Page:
At the time Ozlos-Graham said it was a “proof of concept” short that she hoped could be funded and expanded into a features. Sadly, I don’t believe that ever happened, but at least we have this bloody good time still available to watch. You’ll probably recognize the filming location (Four Aces Movie Ranch in Palmdale, CA) as it appears in such films as HOUSE OF A 1,000 CORPSES, IDENTITY, countless TV series, and even one of Chris’ choices, SNAKE DICK, the last time we talked about horror shorts.

THE WOLF WHO CAME TO DINNER, Written and Directed by Jem Garrard

I’m ending with the most family friendly recommendation on my list, as I adored this short for obvious werewolf related reasons. Bea Barkley (played wonderfully by Audrey Smallman) and her older sister Cate are mortified when their mom has her new boyfriend over for dinner. Cate is freaking out because he’s her French teacher from school. Horror obsessed Bea is freaking out because she believes Adrian Hough’s Henry Woodcraft is actually a werewolf.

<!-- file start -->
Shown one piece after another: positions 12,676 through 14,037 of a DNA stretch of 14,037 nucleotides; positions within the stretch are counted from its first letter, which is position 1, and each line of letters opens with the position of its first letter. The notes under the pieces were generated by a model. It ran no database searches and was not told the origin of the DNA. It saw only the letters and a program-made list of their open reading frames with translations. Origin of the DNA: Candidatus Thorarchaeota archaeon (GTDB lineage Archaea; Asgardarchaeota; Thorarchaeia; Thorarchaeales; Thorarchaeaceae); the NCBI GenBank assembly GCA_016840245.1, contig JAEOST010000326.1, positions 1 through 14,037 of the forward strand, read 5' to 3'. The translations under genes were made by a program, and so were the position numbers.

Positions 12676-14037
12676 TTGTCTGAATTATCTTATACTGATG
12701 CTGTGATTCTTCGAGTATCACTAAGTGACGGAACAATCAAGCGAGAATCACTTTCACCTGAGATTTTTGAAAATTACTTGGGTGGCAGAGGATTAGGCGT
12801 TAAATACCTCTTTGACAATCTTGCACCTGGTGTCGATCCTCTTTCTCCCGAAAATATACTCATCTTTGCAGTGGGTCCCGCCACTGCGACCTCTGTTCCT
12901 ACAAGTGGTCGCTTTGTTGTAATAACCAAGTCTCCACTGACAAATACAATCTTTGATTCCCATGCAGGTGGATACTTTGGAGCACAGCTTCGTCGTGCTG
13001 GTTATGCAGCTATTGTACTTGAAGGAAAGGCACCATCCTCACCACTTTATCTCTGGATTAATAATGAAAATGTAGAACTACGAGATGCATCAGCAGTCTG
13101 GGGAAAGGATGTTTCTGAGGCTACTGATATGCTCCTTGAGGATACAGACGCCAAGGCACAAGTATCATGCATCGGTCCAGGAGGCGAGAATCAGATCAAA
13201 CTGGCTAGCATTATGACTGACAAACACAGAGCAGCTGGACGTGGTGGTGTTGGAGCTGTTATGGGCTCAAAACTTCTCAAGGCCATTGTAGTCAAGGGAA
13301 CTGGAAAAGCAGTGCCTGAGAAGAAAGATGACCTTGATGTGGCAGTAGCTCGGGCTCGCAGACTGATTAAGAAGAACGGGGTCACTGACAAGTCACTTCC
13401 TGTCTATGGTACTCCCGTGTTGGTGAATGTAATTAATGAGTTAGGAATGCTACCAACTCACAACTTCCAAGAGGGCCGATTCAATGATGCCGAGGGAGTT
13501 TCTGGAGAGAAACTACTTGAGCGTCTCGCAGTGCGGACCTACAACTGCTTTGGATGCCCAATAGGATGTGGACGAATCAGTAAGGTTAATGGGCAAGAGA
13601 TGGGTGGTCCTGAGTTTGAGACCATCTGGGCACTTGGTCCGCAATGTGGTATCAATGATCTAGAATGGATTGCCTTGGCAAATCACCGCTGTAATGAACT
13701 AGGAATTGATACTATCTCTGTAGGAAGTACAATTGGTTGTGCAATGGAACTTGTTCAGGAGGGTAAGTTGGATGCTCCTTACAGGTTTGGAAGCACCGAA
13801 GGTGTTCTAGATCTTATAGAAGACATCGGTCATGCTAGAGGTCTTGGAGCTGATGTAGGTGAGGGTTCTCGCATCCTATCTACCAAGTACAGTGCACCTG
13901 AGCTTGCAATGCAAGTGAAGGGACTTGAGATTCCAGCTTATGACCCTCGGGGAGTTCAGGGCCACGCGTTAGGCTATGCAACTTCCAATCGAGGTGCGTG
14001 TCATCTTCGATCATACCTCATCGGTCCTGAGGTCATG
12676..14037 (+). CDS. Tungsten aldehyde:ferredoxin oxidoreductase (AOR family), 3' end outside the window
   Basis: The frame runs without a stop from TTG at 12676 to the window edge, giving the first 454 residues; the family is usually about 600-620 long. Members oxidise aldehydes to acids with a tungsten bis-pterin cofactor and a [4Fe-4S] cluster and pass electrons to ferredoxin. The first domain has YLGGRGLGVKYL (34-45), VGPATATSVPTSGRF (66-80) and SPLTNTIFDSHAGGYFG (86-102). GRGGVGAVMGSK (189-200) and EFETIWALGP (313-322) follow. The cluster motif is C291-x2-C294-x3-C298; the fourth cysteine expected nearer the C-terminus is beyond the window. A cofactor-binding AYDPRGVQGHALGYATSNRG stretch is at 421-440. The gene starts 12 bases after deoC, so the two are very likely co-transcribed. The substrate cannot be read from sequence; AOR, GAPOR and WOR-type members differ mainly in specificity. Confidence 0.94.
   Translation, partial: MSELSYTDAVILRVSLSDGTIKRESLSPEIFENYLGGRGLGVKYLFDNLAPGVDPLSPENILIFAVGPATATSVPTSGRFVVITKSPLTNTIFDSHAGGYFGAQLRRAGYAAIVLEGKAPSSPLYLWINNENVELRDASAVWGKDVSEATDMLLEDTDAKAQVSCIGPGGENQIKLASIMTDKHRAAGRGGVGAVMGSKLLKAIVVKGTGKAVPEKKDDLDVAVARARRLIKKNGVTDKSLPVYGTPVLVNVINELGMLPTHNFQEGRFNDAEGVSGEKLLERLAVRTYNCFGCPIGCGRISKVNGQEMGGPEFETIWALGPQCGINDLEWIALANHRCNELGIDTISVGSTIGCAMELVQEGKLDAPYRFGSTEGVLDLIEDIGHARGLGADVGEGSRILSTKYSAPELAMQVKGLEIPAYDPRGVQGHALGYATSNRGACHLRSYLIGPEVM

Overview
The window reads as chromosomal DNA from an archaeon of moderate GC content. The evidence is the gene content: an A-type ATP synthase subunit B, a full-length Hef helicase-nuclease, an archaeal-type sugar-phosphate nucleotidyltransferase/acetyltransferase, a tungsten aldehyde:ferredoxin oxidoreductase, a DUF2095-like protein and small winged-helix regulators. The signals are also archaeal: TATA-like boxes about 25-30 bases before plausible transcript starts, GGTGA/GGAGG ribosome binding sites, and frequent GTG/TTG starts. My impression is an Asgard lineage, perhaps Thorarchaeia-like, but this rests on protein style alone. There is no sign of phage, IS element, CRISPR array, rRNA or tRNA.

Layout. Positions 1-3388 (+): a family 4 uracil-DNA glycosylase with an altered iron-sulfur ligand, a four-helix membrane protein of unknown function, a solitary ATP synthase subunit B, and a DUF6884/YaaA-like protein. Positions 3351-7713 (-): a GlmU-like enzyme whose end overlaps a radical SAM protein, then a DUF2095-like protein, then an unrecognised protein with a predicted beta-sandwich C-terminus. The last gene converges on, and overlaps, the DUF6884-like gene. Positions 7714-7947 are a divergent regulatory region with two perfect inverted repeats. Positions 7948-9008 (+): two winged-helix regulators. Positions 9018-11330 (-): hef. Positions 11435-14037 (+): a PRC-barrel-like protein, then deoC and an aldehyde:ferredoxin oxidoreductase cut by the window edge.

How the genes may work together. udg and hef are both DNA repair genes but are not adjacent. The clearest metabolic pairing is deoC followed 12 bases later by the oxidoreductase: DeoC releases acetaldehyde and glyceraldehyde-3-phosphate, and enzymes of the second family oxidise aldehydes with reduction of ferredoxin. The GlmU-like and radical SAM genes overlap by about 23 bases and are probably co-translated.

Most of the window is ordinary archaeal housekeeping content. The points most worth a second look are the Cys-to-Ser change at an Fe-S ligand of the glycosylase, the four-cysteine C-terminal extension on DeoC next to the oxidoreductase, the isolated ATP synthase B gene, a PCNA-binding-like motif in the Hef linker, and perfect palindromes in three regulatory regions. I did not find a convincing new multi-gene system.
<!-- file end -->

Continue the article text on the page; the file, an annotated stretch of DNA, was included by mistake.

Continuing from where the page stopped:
What unfolds is a dinner scene that reminded me quite a bit of the dinner scene in THE LOST BOYS. I have to think that may have played a part in Jem’s creation of this tale, and they sure did get the vibe right while still taking it in their own direction. This short makes me want to find more of Jem’s work, and reminds me that we need **WAY** more werewolf related horror!

I hope y’all enjoyed my list of recommendations. If you missed the first part by Chris you may find it HERE, and Jenny will be along next week with her list of short horror films to close out the series.